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Alcohol Use Drops, Cyber-bullying Rises

Alcohol use among Milford high school and middle school students has dropped steadily since 1996. Those who say they were victimized by cyber-bullying is on the rise, according to the MetroWest Adolescent Health Survey.

Results of a health survey completed by teens in Milford show fewer students say they are drinking alcohol than in previous years, but that more feel they have been victimized by cyber-bullying.

The MetroWest Adolescent Health Survey was administered in 2010 to students in 24 participating school systems, including Milford students in grades 7-12. Results shared Thursday with the reveal a decrease in substance use, including cigarette and marijuana smoking, and alcohol consumption.

But certain behaviors — including sharing sexual pictures via online messages (sexting) and online bullying — have increased among teens since 2006.

The anonymous surveys asked a variety of questions of teens. Middle school students were not asked about sexual behavior. The surveys were confidential, students sealed their own surveys, and letters sent home allowed parents to opt-out. Few parents opted their children out: just 6 at , and 12 at the middle school grades.

The 2010 results for Milford reveal:

  • 12 percent of high school students and 4 percent of middle school students said they smoked cigarettes in month before the survey.
  • 30 percent of high school respondents and 8 percent of middle schoolers said they drank alcohol in the prior month — both decreases over prior years.
  • 17 percent of high school students and 3 percent of middle schools said they engaged in binge-drinking in the prior month (five or more drinks in a row).
  • 31 percent of high school students said they had smoked marijuana at some point, down from 34 percent in 2006.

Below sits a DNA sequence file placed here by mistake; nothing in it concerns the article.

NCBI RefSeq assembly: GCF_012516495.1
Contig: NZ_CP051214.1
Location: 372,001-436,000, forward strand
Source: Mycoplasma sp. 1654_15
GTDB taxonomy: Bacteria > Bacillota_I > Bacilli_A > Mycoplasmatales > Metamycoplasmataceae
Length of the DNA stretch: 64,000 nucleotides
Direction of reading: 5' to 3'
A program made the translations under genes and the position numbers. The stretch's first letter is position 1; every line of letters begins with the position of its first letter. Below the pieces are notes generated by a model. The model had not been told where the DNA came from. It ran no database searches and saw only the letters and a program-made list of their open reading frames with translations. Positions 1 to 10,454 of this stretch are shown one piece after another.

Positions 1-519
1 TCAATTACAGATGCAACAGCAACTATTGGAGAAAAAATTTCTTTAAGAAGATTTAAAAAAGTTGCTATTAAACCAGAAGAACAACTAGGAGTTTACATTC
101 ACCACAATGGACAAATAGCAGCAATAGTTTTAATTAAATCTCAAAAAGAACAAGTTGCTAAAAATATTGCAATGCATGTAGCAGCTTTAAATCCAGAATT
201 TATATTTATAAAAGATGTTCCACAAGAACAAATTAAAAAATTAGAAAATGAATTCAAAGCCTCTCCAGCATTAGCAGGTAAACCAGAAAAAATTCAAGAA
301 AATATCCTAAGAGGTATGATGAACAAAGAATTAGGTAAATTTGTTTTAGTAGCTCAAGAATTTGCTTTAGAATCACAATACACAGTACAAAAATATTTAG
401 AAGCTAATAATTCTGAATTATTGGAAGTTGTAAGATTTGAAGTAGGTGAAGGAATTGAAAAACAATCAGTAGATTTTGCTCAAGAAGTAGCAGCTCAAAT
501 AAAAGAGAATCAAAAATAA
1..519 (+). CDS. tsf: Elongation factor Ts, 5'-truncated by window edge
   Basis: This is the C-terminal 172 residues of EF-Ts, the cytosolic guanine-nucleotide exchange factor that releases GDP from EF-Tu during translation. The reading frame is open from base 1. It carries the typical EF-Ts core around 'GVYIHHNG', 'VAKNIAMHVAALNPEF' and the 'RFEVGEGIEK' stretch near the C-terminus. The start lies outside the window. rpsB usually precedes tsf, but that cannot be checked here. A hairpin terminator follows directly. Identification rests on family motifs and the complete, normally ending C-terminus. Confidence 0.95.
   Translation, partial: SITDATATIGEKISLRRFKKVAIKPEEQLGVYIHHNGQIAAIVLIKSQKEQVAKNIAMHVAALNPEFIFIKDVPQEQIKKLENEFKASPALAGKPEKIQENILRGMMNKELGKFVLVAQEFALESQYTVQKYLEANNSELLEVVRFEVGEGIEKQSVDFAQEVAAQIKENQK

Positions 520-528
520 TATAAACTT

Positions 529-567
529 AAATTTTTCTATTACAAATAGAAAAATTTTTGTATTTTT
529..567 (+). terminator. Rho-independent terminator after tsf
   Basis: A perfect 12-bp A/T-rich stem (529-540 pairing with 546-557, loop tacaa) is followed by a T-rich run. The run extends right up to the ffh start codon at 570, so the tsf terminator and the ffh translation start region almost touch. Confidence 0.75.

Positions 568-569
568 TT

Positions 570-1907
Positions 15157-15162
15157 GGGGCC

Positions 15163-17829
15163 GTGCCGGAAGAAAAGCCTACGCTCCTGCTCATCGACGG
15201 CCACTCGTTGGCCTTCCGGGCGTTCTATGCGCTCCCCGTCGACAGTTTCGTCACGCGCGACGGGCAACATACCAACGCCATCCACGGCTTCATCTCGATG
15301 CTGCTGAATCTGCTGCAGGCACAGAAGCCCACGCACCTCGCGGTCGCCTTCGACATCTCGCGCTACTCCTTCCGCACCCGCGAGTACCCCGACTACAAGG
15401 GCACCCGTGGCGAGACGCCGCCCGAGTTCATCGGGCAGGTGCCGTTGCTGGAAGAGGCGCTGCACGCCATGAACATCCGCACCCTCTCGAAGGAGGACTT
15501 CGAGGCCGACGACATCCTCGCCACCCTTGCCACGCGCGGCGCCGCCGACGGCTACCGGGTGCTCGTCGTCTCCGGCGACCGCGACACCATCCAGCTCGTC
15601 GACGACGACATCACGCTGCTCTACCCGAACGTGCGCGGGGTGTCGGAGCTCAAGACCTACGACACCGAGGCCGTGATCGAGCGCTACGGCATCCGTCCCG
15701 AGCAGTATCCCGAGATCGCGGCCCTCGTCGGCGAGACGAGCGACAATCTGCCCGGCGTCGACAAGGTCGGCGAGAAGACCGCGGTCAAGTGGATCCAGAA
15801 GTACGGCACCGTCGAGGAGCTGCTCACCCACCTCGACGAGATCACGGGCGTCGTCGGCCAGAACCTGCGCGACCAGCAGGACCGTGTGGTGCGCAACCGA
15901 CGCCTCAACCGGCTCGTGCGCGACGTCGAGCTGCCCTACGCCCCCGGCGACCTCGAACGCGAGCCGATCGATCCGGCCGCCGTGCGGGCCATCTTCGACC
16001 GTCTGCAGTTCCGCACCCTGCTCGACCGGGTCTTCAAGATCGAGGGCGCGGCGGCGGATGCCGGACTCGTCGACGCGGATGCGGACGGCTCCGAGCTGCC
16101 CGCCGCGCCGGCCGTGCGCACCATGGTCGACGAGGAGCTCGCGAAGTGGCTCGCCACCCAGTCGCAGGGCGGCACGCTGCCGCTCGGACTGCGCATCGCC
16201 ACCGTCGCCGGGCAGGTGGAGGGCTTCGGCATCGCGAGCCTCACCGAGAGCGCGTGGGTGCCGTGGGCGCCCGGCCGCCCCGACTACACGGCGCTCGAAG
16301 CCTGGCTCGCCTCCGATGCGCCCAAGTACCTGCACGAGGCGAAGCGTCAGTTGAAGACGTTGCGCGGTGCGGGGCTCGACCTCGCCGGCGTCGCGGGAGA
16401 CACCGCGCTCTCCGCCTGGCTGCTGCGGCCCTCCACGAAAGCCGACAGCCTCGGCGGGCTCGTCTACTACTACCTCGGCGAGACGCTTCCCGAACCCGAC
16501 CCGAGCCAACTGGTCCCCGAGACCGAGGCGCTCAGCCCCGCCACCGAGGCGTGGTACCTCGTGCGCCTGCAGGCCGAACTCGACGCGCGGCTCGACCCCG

• 6.5 percent of high schoolers, and 16 percent of middle schoolers, said they had carried a weapon within the past 30 days.
  • 28 percent of high school students said they had been a bullying victim in past year, up from 25 percent in 2008 and 26 percent in 2006.
  • 37 percent of middle school students said they had been a bullying victim in the past year, down from 44 percent in 2008 and 42 percent in 2006.
  • 20 percent of high school students said they had been cyber-bullied in past year, up from 16 percent in 2008 and 13 percent in 2006.
  • 24 percent of middle schoolers said they had been cyber-bullied in the past year, up from 14 percent in 2008 and 18 percent in 2006.

Among selected behaviors, 29 percent of Milford juniors and seniors said they had received a "sext" from someone they knew in the year prior to the survey. Among freshmen and sophomores, 21 percent had received one.

A smaller number of high school students said they had sent, or forwarded, a "sext" of someone they knew, ranging from 8 percent among freshmen to 15 percent among juniors.

About 77 percent of Milford High School students, and 85 percent of middle school students, participated in the survey, said Diana Dow, health curriculum team leader for the Milford Public Schools and Amy Leone, of Wayside Youth and Family services. The next survey will be administered in 2012.

SomeoneOrSomething November 04, 2011 at 05:08 PM
Cyber bullying != cool. Cyber bullying is not cool.

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